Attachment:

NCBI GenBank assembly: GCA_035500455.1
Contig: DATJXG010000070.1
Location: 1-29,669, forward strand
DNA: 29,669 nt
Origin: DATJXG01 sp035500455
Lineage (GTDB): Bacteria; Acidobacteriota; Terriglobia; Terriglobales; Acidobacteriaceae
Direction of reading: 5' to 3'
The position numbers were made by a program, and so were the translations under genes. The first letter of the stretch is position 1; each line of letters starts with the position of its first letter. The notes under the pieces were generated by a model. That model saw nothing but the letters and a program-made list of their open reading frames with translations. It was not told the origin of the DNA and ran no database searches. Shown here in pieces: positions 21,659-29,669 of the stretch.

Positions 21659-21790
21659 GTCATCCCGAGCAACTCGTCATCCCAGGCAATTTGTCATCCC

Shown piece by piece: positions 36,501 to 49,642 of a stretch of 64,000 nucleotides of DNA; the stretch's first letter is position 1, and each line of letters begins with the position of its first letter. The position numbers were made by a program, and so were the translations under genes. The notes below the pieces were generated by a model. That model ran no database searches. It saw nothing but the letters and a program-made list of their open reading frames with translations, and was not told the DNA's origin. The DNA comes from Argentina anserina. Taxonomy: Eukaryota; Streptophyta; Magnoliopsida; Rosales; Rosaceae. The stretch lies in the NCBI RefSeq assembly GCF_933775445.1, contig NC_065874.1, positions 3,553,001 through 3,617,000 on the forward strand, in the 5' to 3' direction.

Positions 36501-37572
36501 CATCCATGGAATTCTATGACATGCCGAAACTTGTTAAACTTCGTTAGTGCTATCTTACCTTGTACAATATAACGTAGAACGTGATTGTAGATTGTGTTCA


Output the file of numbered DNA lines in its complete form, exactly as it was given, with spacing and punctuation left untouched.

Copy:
NCBI GenBank assembly: GCA_035500455.1
Contig: DATJXG010000070.1
Location: 1-29,669, forward strand
DNA: 29,669 nt
Origin: DATJXG01 sp035500455
Lineage (GTDB): Bacteria; Acidobacteriota; Terriglobia; Terriglobales; Acidobacteriaceae
Direction of reading: 5' to 3'
The position numbers were made by a program, and so were the translations under genes. The first letter of the stretch is position 1; each line of letters starts with the position of its first letter. The notes under the pieces were generated by a model. That model saw nothing but the letters and a program-made list of their open reading frames with translations. It was not told the origin of the DNA and ran no database searches. Shown here in pieces: positions 21,659-29,669 of the stretch.

Positions 21659-21790
21659 GTCATCCCGAGCAACTCGTCATCCCAGGCAATTTGTCATCCC

Shown piece by piece: positions 36,501 to 49,642 of a stretch of 64,000 nucleotides of DNA; the stretch's first letter is position 1, and each line of letters begins with the position of its first letter. The position numbers were made by a program, and so were the translations under genes. The notes below the pieces were generated by a model. That model ran no database searches. It saw nothing but the letters and a program-made list of their open reading frames with translations, and was not told the DNA's origin. The DNA comes from Argentina anserina. Taxonomy: Eukaryota; Streptophyta; Magnoliopsida; Rosales; Rosaceae. The stretch lies in the NCBI RefSeq assembly GCF_933775445.1, contig NC_065874.1, positions 3,553,001 through 3,617,000 on the forward strand, in the 5' to 3' direction.

Positions 36501-37572
36501 CATCCATGGAATTCTATGACATGCCGAAACTTGTTAAACTTCGTTAGTGCTATCTTACCTTGTACAATATAACGTAGAACGTGATTGTAGATTGTGTTCA